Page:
Jeremy McGrath's Offroad sounds like a title waiting to be finished—like "Offroad Racing" or "Offroad Anything"—but while the title sounds unfinished, the game is anything but unfinished and full of a hefty amount of content for only $10. Offroad is an off-road racer—not too surprising—and features vehicles ranging from buggies to rally cars and tracks in numerous locations—like California, Netherlands, and Ecuador. And when you're ready to race, you can take your vehicle and drive in a career mode, an arcade mode, or against friends and foes over Xbox Live or PSN.
There is a surprising amount of content in Offroad—career mode alone contains twenty-three different races—and every vehicle class controls well with the game's more arcade-y feel, but the problem is the game eventually becomes repetitive, leaving the gamer playing the same handful of courses over and over again with vehicles that look different but don't control particularly different. The game never gets overly difficult or frustrating, but simply becomes somewhat robotic in its "been there, done that" nature.
"Been there, done that" can be said for almost everything the game has to offer—the visuals are solid with a decent amount of color and variation, but nothing that hasn't been seen before; the audio is fine but a bit bare with no music or much ambience; and the multiplayer is fun but offers nothing more than a traditional race. The one thing I do love is that the different difficultly levels offer a varying challenge without ever reaching controller-throwing moments of frustration, making the game accessible for the most casual of racing fans.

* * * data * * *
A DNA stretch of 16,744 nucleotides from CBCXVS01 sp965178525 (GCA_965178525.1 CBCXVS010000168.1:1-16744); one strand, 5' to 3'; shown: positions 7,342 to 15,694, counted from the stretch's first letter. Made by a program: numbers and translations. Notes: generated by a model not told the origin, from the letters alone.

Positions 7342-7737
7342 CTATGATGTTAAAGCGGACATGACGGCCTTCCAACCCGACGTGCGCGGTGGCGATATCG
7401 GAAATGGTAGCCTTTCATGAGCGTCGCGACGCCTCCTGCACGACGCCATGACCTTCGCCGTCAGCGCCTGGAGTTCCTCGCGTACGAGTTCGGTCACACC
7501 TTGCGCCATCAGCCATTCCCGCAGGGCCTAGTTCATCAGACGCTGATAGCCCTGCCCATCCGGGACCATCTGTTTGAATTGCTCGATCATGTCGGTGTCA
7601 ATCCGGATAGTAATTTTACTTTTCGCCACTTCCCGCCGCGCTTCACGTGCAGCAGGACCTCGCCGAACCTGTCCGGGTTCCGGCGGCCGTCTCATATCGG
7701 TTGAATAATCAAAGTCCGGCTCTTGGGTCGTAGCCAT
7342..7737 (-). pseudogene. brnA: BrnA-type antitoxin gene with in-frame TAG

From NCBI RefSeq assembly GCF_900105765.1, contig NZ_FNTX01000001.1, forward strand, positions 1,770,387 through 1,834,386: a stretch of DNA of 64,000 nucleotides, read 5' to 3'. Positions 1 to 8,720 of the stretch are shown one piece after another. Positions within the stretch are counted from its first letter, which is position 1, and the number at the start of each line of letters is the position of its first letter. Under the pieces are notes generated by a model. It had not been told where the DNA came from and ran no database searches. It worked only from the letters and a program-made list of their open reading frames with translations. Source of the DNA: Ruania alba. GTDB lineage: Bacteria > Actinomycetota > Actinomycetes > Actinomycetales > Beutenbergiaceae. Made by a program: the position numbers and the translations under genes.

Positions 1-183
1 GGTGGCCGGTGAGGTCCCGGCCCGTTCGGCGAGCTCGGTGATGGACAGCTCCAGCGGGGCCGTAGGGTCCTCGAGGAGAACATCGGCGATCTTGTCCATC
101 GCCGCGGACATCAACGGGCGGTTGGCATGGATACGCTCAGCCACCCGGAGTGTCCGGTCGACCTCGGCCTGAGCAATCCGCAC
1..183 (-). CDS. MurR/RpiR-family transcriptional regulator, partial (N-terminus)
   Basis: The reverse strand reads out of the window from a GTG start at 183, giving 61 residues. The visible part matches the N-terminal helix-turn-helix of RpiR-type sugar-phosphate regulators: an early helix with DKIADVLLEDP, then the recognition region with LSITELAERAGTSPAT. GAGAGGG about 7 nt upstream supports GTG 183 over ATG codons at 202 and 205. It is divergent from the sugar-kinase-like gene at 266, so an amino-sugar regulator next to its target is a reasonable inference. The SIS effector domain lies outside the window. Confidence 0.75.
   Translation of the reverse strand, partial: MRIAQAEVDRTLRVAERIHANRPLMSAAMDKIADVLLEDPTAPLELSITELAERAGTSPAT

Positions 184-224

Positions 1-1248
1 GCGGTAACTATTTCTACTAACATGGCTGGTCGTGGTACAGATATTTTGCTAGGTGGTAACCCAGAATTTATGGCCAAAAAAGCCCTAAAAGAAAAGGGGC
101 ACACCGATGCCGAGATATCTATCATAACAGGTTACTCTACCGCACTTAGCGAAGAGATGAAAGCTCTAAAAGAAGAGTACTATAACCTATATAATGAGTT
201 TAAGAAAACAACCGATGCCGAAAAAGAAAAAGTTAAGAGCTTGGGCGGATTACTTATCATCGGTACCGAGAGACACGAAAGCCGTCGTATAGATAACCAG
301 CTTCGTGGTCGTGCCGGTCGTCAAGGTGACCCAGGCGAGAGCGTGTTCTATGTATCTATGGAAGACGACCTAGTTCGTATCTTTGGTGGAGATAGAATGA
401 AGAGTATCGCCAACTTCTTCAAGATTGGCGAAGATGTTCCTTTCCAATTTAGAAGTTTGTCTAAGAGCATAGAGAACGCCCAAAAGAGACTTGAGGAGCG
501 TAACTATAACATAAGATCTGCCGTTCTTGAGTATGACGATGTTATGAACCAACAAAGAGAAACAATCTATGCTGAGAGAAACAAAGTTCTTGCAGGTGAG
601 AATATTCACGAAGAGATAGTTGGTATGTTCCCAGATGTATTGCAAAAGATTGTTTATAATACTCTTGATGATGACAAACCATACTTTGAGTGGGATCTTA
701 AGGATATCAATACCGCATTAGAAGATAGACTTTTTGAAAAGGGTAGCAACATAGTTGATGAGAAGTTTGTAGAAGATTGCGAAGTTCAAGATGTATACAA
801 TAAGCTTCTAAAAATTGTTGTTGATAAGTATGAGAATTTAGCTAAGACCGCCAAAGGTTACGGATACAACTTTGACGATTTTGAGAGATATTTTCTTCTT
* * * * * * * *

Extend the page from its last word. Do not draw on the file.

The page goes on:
Jeremy McGrath's Offroad is a solid racer but it doesn't take any chances or do anything unique or memorable. I had fun with my time, but I've seen all the game has to offer and don't see myself playing much more in the future. The multiplayer is nice if a bit empty, but the lack of offline multiplayer of any kind is a real disappointment. There's even a simple XP/leveling system—which I love in theory—but it lacks depth and didn't do much to satisfy my love of such systems. Offroad is a good game and great for a weekend—a good enough experience for the price—but don't expect to be playing it a month down the line.
Jeremy McGrath’s Offroad (800 MS Points/$9.99)